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Computer Science program at RMC focuses on real-world application of skills for out-of-this-world experiments

BILLINGS, AUGUST 22, 2014 - Buttressed by community outreach and partnerships, the computer science program at RMC focuses on real-world application of skills for out-of-this-world experiments.

The International Space Station lugs its oxygen from the Earth. Rocky Mountain College students are constructing an experiment headed to the ISS that may demonstrate a way to provide oxygen onboard by recycling carbon dioxide through algae growing in agar-filled petri dishes.

RMC students are finalizing the programming, circuitry, materials, and container for the experiment, which they will send to NASA for an autumn launch. While they were local high schoolers also enrolled in RMC computer science classes, some of the students helped to plan this high-school-designed experiment to reach the ISS. In the fall of 2012, the NASA HUNCH [High School Students United with NASA to Create Hardware] program selected an experiment originally planned by students of Deb Wines, a science teacher at Billings Central Catholic High School, to fly to the ISS.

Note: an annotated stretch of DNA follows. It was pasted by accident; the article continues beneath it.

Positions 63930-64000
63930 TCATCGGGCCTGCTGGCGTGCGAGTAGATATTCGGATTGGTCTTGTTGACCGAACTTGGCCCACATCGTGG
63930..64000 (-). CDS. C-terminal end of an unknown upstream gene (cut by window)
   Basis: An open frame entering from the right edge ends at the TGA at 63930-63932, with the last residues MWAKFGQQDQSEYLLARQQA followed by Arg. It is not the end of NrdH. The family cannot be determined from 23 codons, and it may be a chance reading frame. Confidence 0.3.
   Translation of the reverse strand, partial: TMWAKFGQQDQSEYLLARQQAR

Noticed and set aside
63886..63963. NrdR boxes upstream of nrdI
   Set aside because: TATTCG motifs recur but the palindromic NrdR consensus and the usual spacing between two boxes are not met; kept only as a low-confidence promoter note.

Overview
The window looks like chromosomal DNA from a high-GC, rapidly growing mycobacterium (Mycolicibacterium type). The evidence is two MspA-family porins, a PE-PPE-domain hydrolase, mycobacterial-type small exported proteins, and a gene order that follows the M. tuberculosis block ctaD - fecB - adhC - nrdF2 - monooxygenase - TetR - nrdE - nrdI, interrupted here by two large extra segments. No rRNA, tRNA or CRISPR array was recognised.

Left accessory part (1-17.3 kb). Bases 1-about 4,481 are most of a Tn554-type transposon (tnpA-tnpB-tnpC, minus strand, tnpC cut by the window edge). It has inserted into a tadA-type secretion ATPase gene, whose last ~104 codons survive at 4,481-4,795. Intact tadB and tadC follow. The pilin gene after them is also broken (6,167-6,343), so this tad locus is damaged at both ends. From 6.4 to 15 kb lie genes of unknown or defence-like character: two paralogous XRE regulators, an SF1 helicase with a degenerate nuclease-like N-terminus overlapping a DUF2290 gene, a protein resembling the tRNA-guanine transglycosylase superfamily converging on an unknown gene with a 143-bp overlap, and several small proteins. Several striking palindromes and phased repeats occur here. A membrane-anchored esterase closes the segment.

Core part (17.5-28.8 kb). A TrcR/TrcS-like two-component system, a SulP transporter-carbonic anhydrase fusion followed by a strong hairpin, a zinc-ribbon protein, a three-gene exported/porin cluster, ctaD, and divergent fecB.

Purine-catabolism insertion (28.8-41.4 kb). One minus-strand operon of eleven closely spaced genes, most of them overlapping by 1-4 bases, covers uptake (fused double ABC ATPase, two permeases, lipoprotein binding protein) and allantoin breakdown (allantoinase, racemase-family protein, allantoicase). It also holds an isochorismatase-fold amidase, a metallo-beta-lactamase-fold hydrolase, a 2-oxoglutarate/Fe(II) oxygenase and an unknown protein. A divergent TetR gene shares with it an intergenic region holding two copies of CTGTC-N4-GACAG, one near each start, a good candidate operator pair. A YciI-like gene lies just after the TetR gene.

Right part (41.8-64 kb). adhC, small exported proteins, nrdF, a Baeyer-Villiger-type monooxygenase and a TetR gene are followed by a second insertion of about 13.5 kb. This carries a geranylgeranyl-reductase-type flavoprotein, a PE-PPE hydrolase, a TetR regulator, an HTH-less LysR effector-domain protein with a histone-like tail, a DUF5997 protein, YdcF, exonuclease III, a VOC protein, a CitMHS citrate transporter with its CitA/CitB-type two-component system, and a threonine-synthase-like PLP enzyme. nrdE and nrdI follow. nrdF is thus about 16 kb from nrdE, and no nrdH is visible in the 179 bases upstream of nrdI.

Associate Professor of Computer Science Andy Wildenberg got involved in January 2013 when he helped Wines’ students with design of technical measurements for the experiment.

“Students are running the show,” Wildenberg said. “It’s unusual for freshmen to lead a research project, especially considering how interdisciplinary this work is.” Students Kobi Hudson and Tucker Downs are writing computer programs, designing electrical circuits, constructing a physical enclosure [using a 3-D printer at City College of MSU Billings], and constructing the instrument package.

“The project has almost 100 percent turnover from what participants discussed over the summer,” Wildenberg said. RMC took charge of building the algae factories. “We look at what we need to do, and we do it,” he said.

Rocky Mountain College students learn real-world skills and applications to transform not only the world around us, but the universe as well.